Trashy literature at its best. The characters are evil to one another while still, somehow, maintaining personal dignity. If you like spiteful gossip, you'll love this. Recommended for upper high school and beyond...
LibraryThing member sierra.tolbert
This prequel was pretty good actually, really got me in the story. I kind of new what was going on in the first book. It had tons of drama, and really showed me a little something extra of each character.
LibraryThing member ajramsden
I selected this title to read from yalsa's "Quick Picks for Reluctant Young Adult Readers" because I knew of its popularity from the television show, which I have never seen. Labeled as "Sex and the City for the younger set," I would probably agree with that description, though I felt that show at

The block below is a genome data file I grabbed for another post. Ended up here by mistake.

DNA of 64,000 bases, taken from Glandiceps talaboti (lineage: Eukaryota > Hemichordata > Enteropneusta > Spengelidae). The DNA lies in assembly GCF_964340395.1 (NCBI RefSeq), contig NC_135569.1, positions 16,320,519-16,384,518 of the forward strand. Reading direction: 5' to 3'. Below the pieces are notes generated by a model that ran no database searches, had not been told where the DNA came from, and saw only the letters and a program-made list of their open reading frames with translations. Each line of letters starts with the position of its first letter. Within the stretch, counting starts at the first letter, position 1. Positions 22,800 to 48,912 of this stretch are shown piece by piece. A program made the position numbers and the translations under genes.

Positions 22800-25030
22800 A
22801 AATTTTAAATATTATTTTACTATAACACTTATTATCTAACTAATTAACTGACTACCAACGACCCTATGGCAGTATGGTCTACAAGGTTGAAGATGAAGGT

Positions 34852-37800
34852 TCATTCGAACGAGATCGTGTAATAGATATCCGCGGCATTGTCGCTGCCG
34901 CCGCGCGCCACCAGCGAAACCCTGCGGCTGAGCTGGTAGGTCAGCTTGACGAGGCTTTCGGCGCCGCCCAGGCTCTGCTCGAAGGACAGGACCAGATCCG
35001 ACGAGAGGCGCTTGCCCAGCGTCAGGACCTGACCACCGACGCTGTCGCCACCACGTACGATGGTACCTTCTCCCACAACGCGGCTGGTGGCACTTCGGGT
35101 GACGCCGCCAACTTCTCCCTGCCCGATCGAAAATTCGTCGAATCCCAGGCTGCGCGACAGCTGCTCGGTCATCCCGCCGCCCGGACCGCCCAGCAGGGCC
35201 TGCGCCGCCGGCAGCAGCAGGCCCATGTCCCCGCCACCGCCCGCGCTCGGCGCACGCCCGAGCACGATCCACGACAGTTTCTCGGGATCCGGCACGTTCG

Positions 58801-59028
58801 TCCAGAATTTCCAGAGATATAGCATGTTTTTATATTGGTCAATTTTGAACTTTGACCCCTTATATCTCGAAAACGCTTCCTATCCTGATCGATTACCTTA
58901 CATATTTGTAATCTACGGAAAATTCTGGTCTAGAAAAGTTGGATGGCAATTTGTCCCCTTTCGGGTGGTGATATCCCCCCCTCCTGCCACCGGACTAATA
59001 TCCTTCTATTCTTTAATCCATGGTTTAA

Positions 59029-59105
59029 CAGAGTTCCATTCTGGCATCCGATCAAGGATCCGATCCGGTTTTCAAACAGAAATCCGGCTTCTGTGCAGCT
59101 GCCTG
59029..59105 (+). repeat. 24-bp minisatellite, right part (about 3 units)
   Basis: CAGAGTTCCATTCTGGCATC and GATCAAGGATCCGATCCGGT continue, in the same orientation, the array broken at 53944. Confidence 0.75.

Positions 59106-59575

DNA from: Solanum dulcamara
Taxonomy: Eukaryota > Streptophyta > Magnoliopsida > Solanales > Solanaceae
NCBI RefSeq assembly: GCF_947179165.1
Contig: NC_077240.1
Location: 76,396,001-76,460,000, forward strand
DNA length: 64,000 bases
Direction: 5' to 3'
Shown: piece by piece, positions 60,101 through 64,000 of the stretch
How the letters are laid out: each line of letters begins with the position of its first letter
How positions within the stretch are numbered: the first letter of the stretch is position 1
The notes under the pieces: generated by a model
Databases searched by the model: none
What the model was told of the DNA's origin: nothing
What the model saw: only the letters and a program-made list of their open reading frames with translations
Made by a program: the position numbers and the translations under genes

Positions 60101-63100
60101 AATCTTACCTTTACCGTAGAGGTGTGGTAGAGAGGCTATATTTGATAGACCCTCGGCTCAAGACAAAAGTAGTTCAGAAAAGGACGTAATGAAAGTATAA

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least tried to inject some humanity into its characters. This the first book in the series Gossip Girl introduces us to Blair, a spoiled rich girl living on the upper east side whose parents have little involvement in her life as she makes plans to seduce her annoyingly moronic and constantly stoned boyfriend, Nate. Blair's plans are quickly dashed when she receives news that her former best friend Serena is back in town from a year away at boarding school and ready to re-establish her role as top social butterfly and competition for Nate's heart. Instead of welcoming Serena home, Blair and her catty classmates participate in an old fashioned shunning, complete with nasty gossip involving rumors about school-wide orgies, a secret pregnancy, and animal sacrifice voodoo. By the end the author tries to show that the characters have some heart, but, at least for me, it was too little, too late.